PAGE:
In an online world with synchronous operations, everything is easy. In reality, things tend to be messier. Assuming that the internet is going to be always available for something like a calendar is not an option. So how to store the data?
Today I spent the time trying to see how the data will be store. How different sources will interact with each other during offline mode and online mode.
Let's think about what are the problems before jumping to the architecture:
- A browser cache can be wipe at any moment and recreated from the source.
- It can handle offline/online in a way that is easy to understand for the user (Ideally transparent)
- Enables the addition of backends and sources without too many problems.
With that in mind, I take paper and pencil (or surface and surface pen) and start drawing.
Ok. So I need several building blocks. Ideally, all of them are easy to change for one another, so they need to follow the same interface. After all, this are normal events, so I need an interface that covers all CRUD operations:
- get(id): Get an event by its id.
- find(criteria): Get all events that match some criteria.
- put(event): Create or update an event by its id.
- delete(id): Deletes an event.
Now, the app should not know about the internals. Should not even care if the events are coming from a cache, from the Backend, from Google calendar, or from Microsoft outlook.
Let's see the different components:
- Events Source: This could be a future Backend, Google calendar, Microsoft Outlook or a simple Caldav connector.
- Events Cache: This is a storage that is within the browser. This one should return within < 100ms every query.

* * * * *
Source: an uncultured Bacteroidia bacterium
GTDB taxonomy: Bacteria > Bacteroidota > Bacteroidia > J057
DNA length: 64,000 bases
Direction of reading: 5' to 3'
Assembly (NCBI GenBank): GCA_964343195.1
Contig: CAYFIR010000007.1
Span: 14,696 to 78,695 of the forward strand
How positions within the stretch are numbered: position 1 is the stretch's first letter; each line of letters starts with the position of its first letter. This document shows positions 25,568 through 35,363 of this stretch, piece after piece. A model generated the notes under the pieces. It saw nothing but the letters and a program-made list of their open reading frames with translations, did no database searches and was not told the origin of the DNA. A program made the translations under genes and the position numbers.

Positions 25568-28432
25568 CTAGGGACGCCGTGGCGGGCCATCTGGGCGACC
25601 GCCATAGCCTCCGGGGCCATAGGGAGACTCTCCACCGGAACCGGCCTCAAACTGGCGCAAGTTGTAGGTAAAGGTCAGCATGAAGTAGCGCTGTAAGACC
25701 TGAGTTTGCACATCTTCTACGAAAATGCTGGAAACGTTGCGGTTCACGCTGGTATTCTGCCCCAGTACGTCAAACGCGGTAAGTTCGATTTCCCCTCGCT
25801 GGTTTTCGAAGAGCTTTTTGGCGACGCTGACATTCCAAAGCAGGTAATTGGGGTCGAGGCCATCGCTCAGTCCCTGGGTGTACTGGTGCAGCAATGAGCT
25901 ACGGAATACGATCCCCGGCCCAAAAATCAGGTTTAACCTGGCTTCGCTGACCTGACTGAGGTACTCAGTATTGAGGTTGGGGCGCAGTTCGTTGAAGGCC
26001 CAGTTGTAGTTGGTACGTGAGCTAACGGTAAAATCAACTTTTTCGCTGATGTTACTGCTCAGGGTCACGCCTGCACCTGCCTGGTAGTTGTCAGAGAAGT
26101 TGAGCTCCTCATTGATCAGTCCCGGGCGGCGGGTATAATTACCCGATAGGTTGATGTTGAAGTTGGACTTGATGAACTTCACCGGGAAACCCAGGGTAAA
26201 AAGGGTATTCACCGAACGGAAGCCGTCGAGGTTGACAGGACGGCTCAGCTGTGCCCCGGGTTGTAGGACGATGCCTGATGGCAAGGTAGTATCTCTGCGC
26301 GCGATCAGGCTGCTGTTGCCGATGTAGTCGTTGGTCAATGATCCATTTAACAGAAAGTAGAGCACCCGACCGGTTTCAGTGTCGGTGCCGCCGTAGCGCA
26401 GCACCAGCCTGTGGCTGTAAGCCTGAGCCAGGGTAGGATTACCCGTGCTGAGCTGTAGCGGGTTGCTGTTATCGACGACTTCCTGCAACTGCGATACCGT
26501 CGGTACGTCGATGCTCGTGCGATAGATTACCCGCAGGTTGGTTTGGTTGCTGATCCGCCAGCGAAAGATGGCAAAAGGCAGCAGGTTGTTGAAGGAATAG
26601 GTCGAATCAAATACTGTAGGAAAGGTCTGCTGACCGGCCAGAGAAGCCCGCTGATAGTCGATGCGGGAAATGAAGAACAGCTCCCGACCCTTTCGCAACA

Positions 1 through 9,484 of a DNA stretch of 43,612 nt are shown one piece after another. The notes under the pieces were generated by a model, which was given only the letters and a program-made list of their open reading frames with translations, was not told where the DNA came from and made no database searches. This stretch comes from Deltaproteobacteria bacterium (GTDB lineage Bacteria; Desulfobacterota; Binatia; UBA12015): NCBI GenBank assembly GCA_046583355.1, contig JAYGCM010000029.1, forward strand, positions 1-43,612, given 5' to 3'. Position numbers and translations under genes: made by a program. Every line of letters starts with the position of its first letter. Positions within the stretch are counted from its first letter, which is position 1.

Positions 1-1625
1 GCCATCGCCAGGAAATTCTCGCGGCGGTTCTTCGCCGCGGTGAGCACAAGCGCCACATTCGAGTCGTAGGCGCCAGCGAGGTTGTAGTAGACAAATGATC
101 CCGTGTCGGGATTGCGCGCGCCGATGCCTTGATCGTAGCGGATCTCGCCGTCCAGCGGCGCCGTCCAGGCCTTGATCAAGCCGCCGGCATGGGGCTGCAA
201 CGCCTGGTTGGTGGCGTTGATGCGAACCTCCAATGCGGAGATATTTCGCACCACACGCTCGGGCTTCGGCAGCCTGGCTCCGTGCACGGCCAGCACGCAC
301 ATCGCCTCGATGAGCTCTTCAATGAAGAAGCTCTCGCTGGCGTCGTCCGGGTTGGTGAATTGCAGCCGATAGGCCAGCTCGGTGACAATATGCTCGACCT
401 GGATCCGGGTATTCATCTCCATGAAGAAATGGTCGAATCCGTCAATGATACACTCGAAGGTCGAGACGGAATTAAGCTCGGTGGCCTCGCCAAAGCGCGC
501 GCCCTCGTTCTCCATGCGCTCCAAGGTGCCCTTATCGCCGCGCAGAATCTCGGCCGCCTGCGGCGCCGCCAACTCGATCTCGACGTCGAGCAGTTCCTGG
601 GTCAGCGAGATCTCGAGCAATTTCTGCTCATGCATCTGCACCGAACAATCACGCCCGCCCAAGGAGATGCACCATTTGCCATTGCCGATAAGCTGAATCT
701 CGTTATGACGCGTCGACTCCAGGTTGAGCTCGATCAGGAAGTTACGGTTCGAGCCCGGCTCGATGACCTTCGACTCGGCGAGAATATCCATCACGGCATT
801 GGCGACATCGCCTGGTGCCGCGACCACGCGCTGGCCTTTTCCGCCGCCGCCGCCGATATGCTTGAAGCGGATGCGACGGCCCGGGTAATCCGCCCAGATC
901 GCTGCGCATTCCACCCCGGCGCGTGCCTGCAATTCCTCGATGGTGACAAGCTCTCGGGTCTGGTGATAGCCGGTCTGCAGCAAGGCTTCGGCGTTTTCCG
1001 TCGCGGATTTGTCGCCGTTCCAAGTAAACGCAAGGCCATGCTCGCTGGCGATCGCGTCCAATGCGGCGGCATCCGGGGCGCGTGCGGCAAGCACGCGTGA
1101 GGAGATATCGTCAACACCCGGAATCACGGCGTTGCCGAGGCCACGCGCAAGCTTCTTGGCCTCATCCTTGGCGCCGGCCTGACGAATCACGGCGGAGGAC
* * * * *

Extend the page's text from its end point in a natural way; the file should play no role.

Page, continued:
- Events Sync: This merges the previous two. So there is one for each Backend.
- Events API: This abstracts all Events Sync, so the app does not need to know where the events are coming from.
Other design considerations was the nature of the browser. A browser can have several users, so the data should be cached based on the user, and give the user the option to wipe out all the cached.
Let's start looking into the Events Cache component. There are two main options to store data in the browser:
Browser provides support for WebStorage: localStorage and sessionStorage. It works quite well for most of the cases, but have some challenges:
- It does not have an out of the box migration system.
- It does not have support for several tabs (what if you migrate one tab while accessing the app from another)
- It does not have support for native types (I need to serialize and deserialize on each operation)
- It does not have any search or reduce function.
I think indexedDB should have been developed after, as it solves all these problems.
Ok. IndexedDb seems to cover all my pain. Let's start coding and run some test.
IndexedDB is not supported in node, meaning that I can't create tests that use indexedDb. It should not be difficult to run the test in the browser... but, You know what: It is.
To solve that I found several tools. The ones that look more promising were: cypress, karma and testcafe. Sadly they need some setup or ejecting the react app — things I didn't have time to implement.
So let's make it work and see how it goes.
If you have any experience with such frameworks, let me know:Tweet to @guillermooo